## Inkjet Lines

### Quick Start

Printing a straight line with a "dotty" technique such as inkjet has its problems. You can get a line of un-joined dots at one extreme, or a funny bulgy line at the other. It depends on the drop diameter D, the spacing p between dots and the contact angle θ of the ink.

Slide the sliders and see what sort of line you get. Then read the theory below.

### Inkjet Lines

Diameter μm
Contact angle θ
Spacing p μm
Line Width μm
p crit μm

If you want to print a line using inkjet it seems obvious that you just print a row of dots close enough together in a straight line and they will look OK.

The question is, how close together must they be to form a nice line? If the dots are of a diameter (before landing on the substrate) of D and the equilibrium contact angle is θ then the dots will expand until they reach the limit implied by θ (see the Drop Spread app). If the dots are printed at a spacing p which is smaller than the expanded diameter then the dots will at least form a wavy line. However, if they are printed at a spacing less than pcrit then a straight line will spontaneously form. As you continue to decrease the drop spacing, the width of the line will increase. If you decrease the spacing too much, however, an instability sets in and the lines contain spontaneous bulges.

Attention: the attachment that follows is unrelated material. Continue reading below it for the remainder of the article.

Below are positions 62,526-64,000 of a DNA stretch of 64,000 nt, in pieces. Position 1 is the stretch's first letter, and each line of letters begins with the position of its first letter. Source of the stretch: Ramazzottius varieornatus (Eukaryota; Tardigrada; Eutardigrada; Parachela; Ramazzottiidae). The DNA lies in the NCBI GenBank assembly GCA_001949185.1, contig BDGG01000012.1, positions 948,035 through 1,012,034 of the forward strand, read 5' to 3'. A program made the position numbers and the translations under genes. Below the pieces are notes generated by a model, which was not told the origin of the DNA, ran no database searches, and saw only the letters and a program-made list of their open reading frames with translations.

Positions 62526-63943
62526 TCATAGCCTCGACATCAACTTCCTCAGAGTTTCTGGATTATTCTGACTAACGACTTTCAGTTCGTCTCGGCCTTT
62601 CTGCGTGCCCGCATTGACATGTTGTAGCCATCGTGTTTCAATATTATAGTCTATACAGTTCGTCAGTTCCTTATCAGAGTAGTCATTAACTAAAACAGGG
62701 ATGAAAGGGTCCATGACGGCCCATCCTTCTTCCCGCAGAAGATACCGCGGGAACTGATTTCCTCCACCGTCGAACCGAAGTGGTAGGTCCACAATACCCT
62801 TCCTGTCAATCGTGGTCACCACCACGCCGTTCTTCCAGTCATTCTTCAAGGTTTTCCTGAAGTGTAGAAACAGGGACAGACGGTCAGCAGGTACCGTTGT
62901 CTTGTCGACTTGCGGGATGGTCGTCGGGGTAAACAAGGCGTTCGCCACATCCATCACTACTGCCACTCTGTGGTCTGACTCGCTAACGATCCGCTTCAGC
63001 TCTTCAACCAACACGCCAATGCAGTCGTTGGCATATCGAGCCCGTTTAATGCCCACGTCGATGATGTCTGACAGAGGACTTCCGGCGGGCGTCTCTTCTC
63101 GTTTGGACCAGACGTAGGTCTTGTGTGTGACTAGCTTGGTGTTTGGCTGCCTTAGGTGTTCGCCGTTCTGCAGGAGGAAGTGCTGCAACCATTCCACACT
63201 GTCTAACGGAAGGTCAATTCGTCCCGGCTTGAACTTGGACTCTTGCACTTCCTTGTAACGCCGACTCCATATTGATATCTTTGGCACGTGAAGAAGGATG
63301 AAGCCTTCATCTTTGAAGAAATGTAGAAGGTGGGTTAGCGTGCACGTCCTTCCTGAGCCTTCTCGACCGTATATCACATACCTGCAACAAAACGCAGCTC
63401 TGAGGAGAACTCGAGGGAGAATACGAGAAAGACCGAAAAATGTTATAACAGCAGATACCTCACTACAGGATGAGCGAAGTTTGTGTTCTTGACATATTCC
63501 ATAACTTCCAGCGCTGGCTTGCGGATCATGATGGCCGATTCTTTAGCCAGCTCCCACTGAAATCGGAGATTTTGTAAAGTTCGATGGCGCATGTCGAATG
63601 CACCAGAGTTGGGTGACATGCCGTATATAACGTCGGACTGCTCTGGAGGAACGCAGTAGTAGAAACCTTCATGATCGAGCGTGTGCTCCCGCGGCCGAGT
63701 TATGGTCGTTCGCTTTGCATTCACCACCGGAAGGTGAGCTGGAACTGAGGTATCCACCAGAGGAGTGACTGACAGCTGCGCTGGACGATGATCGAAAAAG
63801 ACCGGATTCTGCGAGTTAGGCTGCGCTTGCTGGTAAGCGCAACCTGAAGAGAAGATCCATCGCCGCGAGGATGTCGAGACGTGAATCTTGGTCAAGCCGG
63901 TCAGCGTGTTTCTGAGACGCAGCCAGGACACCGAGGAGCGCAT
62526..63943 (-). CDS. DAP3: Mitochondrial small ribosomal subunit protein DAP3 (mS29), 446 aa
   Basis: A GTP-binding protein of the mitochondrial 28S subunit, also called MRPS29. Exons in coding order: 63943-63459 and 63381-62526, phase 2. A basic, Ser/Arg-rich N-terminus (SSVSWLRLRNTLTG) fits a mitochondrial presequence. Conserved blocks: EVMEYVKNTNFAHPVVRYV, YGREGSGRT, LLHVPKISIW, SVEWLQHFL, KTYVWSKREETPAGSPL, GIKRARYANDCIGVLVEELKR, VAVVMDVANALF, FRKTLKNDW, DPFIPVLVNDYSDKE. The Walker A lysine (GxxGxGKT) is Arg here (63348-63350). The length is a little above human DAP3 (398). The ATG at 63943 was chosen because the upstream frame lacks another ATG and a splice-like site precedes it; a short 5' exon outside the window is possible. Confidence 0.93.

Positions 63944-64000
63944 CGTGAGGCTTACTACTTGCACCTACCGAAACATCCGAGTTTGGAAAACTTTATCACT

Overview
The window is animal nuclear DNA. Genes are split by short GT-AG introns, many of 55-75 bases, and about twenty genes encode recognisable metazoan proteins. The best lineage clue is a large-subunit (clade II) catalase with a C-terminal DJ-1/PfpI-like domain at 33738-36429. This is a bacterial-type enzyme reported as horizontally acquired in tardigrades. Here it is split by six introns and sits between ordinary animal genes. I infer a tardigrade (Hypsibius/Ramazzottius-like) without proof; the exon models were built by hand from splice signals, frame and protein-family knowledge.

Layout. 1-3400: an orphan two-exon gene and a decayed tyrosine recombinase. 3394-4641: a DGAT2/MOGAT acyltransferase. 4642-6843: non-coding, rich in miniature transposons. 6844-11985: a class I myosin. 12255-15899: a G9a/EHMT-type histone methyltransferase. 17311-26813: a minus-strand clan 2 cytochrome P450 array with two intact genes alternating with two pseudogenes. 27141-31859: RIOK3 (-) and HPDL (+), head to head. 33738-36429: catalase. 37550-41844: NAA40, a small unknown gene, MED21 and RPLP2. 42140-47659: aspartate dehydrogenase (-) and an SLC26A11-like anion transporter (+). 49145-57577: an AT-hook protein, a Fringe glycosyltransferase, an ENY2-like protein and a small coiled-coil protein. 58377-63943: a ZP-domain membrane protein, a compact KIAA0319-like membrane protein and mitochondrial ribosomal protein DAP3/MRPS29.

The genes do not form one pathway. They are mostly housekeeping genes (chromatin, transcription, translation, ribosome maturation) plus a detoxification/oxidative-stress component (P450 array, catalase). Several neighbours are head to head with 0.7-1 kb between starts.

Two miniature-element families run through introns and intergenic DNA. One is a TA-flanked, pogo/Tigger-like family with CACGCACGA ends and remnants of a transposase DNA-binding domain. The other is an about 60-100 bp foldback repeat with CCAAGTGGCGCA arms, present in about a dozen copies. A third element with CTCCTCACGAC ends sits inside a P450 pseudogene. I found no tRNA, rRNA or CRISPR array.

The equations (too complex to show here) for the line width and pcrit are given in a paper by Stringer and Derby1 which also provides a formula for the onset of the bulging phenomenon. For simplicity, the app shows the bulge when the spacing is less than 1.5 of pcrit. The reality is much more complex, the app merely reminds you of the sort of nasty surprise that can await you if you space too closely.

1Jonathan Stringer and Brian Derby , Formation and Stability of Lines Produced by Inkjet Printing , Langmuir 2010, 26, 10365–10372